The modern zombie novel is a battle between cliché and originality. Mira Grant’s “Feed” is no exception, relying on our conventional understanding of the shambling zombie horde to drive tension in the story. In Grant’s world, though, humanity has found ways to manage and contain the seething masses of infected. In short, the world doesn’t end when zombies attack. That break from convention, told from the perspective of professional bloggers (accepted, in “Feed,” as the most credible news source around), combine to create a really interesting read.
In typical zombie tales, the story ends with the infected inexorably taking over the planet. We see humanity brought to its knees, each survivor eventually cornered and chewed upon. While watching zombie movies, I always find myself wondering a few things: How does the military fail to defend against slow-moving and mindless creatures that lack ranged weapons? A zombie can’t claw its way into a tank or armored car.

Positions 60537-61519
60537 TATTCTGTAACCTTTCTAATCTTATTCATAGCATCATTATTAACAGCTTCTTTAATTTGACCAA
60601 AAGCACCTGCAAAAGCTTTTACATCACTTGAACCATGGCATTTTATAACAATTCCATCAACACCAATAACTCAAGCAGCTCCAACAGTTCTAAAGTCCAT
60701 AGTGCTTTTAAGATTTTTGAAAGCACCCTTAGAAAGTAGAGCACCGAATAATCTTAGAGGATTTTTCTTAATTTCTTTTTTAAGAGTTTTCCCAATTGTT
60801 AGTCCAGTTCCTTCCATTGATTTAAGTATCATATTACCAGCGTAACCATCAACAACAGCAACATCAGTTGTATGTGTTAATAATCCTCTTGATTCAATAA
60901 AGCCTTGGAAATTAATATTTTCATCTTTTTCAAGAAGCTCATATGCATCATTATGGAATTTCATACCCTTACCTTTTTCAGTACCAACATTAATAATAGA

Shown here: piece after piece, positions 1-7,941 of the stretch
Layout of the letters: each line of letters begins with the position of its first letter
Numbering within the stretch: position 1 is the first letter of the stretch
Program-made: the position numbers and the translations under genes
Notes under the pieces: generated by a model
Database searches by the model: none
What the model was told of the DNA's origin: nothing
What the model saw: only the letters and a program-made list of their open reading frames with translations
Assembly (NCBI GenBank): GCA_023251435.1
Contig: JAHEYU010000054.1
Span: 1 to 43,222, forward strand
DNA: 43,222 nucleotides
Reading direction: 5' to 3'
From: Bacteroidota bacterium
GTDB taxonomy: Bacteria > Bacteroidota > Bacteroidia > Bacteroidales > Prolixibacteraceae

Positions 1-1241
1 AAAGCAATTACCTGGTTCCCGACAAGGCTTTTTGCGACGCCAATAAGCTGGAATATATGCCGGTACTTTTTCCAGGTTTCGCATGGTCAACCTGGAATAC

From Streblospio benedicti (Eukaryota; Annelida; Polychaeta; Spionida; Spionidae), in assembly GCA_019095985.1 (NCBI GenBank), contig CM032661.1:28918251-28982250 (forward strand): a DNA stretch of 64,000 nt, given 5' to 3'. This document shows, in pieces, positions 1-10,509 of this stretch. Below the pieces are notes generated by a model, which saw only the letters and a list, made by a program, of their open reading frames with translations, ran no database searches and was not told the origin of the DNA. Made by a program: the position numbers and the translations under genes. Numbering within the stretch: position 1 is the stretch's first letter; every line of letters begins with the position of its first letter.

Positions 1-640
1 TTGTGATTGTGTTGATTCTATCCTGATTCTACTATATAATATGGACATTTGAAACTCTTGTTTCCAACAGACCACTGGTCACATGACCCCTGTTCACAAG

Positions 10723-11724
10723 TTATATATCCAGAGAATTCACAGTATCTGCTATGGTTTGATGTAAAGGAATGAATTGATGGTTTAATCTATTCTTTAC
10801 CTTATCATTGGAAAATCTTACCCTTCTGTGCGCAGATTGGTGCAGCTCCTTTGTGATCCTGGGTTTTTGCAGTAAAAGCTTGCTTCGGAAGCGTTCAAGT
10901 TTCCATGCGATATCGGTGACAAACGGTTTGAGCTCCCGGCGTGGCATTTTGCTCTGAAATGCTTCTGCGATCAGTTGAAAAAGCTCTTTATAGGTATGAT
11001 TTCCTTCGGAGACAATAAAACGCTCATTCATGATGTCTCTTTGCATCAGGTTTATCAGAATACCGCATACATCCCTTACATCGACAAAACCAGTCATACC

Have you ever seen modern body armor? Good luck getting through that with your teeth. I’m sure we could whip up some stormtrooper armor that would keep the infected at bay without any significant vulnerability. There’d probably be designer body-armor stores cropping up by the dozen within days. Sure, the outbreak would take a lot of people by surprise, but as soon as people realize what’s going on, zombies would have a tough time finding a meal. Zombies simply aren’t smart enough to take over the world.
I like “Feed” because the zombies don’t really win. At least, they don’t in the first book (which is the only one I’ve read thus far). Zombie outbreaks are tightly controlled and monitored, and people have used their brains to build security into daily life. It’s a different take on the traditional zombie uprising. Mira Grant has taken the old and made it new through a combination of unique perspective, and simple common sense. George A. Romero’s zombies aren’t taking the world over any time soon, but they certainly aren’t inconsequential.
The writing itself is mostly great. Grant expertly maintains a constant, subtle tension throughout the story. My only complaint lies with some questionable character decisions, but I’m picky. The story flows along beautifully.
If you find zombies even remotely entertaining, you owe it to yourself to pick up this book. There’s a reason “Feed” and “Deadline” (the sequel) have both been nominated for a Hugo for best new Sci-Fi.
Quinton Lawman is a technical writer at OverDrive.
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